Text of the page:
Apple Hits Four-Year High on Audio Boom

 
 
By Daniel Drew Turner  |  Posted 2004-01-14 Email Print this article Print
 
 
 
 
 
 
 

Apple Computer on Wednesday reported first-quarter results that exceeding the company's own guidance, showing the highest quarterly revenue in four years.

Apple Computer Inc. on Wednesday reported first-quarter results that exceeding the companys own guidance, showing the highest quarterly revenue in four years. This number was $2 billion, up 36 percent from the year-ago quarter, with a net profit of $63 million, or $0.17 per diluted share. This compares to a net loss of $8 million for the year-ago quarter. Speaking in a conference call, Apple Chief Financial Officer Fred Anderson lauded strong sales of software, such as Mac OS X 10.3 upgrades, as well as sales of peripherals and iPods; he also noted that portable computer sales were at a "record high," validating Apple CEO Steve Jobs announcement of 2003 as "the year of the laptop." Anderson also called it a "blowout quarter" for the iPod. An Apple press release stated that 733,000 iPods were sold in the quarter, an increase of 235 percent from the year-ago quarter, with "a little over two-thirds" being U.S. sales. "It remains clearly the number one MP3 player" in the market, he said.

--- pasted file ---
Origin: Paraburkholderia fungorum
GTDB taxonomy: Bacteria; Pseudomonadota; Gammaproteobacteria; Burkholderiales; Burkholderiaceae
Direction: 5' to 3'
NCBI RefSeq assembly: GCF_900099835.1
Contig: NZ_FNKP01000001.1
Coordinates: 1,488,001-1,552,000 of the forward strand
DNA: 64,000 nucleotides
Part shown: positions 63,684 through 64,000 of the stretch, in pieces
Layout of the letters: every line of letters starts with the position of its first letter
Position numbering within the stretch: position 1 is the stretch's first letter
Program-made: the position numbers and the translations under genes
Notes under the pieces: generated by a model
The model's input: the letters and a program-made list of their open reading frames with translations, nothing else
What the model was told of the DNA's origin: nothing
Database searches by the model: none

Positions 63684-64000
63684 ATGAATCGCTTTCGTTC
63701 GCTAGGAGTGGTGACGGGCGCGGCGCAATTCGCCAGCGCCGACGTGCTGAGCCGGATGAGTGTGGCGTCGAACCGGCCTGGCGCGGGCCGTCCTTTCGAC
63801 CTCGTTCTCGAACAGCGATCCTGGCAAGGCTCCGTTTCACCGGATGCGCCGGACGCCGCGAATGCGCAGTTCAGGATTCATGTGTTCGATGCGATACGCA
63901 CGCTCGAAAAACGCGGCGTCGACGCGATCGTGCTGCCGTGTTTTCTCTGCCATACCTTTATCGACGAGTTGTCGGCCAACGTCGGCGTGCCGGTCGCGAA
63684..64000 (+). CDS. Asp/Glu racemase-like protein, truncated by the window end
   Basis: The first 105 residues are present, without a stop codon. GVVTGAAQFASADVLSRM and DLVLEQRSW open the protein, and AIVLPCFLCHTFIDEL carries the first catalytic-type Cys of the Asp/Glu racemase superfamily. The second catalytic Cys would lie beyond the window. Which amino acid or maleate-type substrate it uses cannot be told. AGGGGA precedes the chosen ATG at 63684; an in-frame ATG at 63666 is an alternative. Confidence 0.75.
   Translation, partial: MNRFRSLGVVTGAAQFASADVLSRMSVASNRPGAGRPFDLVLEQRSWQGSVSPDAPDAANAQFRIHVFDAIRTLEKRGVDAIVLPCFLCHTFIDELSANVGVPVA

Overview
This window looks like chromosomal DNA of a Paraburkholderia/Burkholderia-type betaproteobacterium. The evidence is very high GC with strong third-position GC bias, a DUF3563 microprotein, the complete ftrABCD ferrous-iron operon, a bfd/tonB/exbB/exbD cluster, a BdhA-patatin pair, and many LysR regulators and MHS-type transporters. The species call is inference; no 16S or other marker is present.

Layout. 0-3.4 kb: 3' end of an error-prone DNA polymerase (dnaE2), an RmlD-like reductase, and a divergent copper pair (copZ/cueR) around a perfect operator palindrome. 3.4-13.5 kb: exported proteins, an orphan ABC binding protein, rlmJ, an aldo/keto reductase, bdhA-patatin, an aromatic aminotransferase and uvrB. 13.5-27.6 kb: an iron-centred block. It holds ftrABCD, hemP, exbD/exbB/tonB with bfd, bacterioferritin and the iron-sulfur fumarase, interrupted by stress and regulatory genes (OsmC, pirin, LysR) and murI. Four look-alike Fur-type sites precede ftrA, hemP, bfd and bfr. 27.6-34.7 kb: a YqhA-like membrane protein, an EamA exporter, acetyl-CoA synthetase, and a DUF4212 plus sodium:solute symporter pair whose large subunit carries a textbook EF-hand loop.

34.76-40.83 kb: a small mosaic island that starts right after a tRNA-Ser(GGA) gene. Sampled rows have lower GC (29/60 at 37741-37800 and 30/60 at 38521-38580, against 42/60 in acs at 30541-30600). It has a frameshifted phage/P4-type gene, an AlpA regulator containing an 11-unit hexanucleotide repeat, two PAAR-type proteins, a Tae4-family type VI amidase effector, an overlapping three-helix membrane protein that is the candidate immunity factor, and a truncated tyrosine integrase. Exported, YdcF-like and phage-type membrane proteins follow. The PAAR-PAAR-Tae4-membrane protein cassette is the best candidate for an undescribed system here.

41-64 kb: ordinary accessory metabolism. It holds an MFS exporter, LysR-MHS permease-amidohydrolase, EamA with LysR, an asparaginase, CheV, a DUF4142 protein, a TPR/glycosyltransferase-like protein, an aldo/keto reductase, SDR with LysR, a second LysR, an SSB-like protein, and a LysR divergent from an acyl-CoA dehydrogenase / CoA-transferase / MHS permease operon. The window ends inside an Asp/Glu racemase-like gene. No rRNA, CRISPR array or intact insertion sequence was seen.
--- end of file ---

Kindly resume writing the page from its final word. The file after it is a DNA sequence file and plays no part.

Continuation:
Overall Macintosh shipments hit 829,000, up 12 percent from the year-ago quarter. Anderson broke out some details, saying that Apple sold 206,000 Power Mac professional desktops and 227,000 iMac consumer machines in the quarter. The Power Mac sales showed a "stronger than expected" demand for the high-end, dual-processor model.
At the same time, Anderson observed that overall numbers for the Power Mac line were probably depressed by the late-quarter—and long-anticipated—introduction of the Power Mac G5. Read an eWEEK Labs review of 64-bit PCs and Macs here. Overall, Anderson said, the channel inventory was slightly down, as were gross margins, which dipped from 27.6 percent during the year-ago quarter to 26.7 percent. The latter, Anderson said, was lowered by unexpected warranty costs, particularly for the iBook and 15-inch PowerBook models.
Education sales were up eight percent compared to last year, Anderson said. European sales also saw a rise, of 48 percent year-over-year. The Apple retails stores also contributed to the bottom line, Anderson said. The company had an average of 69 stores in operation during the quarter, with the average store revenue coming to $4 million, up from last year. The stores will focus on "switchers," small businesses and service, Anderson said. Looking ahead, Anderson said Apple anticipates continued growth from the iTunes Music Store and iPod sales. He also said the company expects to see a third consecutive quarter of growth with a target of eight to ten cents profit per diluted share.
 
 
 
 
 
 
 
 
 
 
 

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